If a parish is rightfully offering both the bread and the wine to all its communicants, the question of self-intinction vis-a-vis communion in one kind seems moot. One can receive the bread in hand or on the tongue, and then drink from the chalice. The common cup, as well as a common loaf, are primary symbols of the unity of the church in communion with Jesus the Christ and with the body of Christ, the church. Bishop John Baycroft wrote passionately that “Jesus took one cup and gave to all of his disciples to drink”:

“[He] did not merely pour wine into the disciples’ individual cups and tell them to take a drink. There is a powerful challenge in this one…We are also reminded by the one cup that we cannot drink it alone. We drink from a common cup as a strong symbol of unity and our willingness to accept each other. We share our love and lives as we share the cup…the cup of love and unity is unavoidably a cup of sacrifice.”

The question of health issues has been addressed most completely by the Church of England in particular and is available in several places, with particular emphasis on the unhygienic practice of self-intincting, and applauding the general use of precious metal chalices, wiped after each communicant.

The theological teaching of concomitance

Over several centuries of Christian practice the doctrine of concomitance has been developed from different motivations, which can be summarized in this way: The doctrine of concomitance is at its heart both christological and sacramental. Just as Christ is fully human and fully divine, so in the Eucharist Christ is not divisible (one does not receive half of Christ in the bread and half in the wine, but rather all of Christ in both and either). The Eucharist contains the entire real presence of Christ in both the bread and the wine.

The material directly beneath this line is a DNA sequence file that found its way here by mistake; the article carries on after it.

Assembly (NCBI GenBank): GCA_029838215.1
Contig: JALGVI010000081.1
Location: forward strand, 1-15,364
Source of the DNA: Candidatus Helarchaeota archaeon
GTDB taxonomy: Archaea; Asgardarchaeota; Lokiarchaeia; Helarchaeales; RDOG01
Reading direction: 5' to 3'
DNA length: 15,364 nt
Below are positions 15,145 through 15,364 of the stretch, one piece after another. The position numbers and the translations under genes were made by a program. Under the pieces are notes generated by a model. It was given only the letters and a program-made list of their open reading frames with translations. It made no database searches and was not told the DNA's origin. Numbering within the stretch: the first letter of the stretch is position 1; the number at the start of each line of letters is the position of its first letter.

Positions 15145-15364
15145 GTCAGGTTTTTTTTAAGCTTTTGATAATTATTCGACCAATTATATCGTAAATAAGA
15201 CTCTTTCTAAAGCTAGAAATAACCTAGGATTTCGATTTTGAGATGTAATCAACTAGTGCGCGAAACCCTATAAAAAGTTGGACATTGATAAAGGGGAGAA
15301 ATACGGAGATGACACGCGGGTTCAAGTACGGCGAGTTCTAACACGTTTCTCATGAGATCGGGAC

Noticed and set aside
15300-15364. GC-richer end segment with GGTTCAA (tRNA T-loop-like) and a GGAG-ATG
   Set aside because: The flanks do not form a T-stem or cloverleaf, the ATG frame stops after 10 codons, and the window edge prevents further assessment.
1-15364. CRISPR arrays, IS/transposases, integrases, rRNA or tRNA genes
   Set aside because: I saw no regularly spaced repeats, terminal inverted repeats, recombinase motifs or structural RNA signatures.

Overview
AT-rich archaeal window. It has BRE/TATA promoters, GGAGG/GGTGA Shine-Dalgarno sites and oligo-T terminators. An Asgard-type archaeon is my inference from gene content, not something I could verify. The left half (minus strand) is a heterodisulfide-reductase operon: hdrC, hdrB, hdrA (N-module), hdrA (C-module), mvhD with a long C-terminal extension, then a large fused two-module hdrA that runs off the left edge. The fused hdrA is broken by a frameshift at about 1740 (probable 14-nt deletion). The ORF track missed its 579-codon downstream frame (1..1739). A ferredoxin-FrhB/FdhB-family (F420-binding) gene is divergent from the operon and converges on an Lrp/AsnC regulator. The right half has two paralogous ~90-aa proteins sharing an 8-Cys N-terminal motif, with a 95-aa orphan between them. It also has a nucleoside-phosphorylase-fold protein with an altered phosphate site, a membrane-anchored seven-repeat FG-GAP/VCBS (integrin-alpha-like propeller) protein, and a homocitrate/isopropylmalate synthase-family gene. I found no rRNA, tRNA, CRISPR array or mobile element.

Christ commanded us to “take and eat” and “take and drink,” but when this is not possible (as attested to already in the early church), receiving communion in one form or the other is a complete reception. Part of thinking canonically is that when we make an exception it must then be permissible for other situations. The primary exception (in Anglicanism) is that we give communion in one element on a regular basis to the sick and dying. There has been a long-standing tradition of receiving in one kind related to communion with the sick, and particularly with regard to one’s last communion, viaticum. There, the argument has been if one is too ill to receive the bread, the cup will suffice, or vice versa. This emerges in Anglicanism from a medieval tradition that even ocular communion, or communion by desire, is valid reception if necessary: